G.M. is in trouble, according to the latest news. The company has some contracts and other obligations that it can’t afford. What can the government do to help?
Answer: The government has already done everything that it needs to in order to help G.M. The government established bankruptcy courts so that a company like G.M. can go through a Chapter 11 reorganization. During the Chapter 11 process, a judge has the power to adjust the company’s obligations so that they can be paid from the company’s likely future revenue. Chapter 11 was designed specifically so that employees can keep their jobs, albeit possibly at lower salaries, while shareholders and creditors suffer and/or are wiped out.
The stockholders, creditors, and employees of G.M. do not deserve to be spared the pain of the recession. The rest of America will be taking pay cuts, losing jobs, giving discounts to customers, etc. What is special about G.M. that they should be able to live as though 2008 never happened?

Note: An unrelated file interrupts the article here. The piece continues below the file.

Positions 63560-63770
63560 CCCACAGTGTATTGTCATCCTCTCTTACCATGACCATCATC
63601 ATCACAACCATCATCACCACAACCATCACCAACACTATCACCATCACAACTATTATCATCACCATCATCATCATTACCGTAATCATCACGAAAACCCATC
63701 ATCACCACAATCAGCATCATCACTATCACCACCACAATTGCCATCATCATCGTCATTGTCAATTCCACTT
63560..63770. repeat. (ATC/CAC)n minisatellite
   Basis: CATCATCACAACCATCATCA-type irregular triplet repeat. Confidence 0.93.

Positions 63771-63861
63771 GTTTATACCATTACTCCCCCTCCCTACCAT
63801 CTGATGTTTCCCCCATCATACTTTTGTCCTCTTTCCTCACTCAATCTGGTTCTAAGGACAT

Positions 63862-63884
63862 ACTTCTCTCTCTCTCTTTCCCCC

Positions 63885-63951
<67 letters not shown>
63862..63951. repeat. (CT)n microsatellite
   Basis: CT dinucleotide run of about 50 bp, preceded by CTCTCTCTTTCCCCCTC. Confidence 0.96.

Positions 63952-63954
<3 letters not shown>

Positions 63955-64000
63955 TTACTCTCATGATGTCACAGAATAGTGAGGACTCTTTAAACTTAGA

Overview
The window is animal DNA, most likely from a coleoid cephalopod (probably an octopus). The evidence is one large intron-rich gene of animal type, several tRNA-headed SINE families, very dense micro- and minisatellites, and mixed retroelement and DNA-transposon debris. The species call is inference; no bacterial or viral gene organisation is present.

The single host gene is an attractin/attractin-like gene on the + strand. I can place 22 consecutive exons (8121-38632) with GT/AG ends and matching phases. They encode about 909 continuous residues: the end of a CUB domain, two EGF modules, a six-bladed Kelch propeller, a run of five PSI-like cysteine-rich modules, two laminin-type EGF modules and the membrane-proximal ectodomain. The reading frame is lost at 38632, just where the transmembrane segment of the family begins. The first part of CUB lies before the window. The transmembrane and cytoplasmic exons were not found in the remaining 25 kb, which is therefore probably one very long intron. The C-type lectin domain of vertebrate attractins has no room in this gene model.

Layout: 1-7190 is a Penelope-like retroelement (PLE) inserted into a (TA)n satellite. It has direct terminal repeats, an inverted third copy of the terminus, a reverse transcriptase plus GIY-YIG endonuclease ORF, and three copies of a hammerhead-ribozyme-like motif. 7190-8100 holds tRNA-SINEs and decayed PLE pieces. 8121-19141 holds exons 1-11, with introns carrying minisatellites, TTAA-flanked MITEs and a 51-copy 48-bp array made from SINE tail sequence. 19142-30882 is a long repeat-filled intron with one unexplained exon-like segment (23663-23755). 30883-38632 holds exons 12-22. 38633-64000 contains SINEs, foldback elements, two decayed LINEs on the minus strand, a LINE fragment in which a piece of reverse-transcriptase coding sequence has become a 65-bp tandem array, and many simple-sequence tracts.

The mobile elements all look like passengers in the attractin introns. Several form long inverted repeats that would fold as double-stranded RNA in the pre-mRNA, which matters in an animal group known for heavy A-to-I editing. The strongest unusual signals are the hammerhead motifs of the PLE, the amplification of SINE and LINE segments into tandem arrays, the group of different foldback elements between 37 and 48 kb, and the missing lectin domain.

[Note that the current market capitalization of G.M. is only about $2.8 billion (compare to over $100 billion for Google). The shareholders have already lost almost 100 percent of their investment. The world won’t come to an end if these shareholders go from losing 95 percent to losing 100 percent. An evaporation of $2.8 billion will barely register compare to the losses that the S&P 500 holders suffer nearly every day.]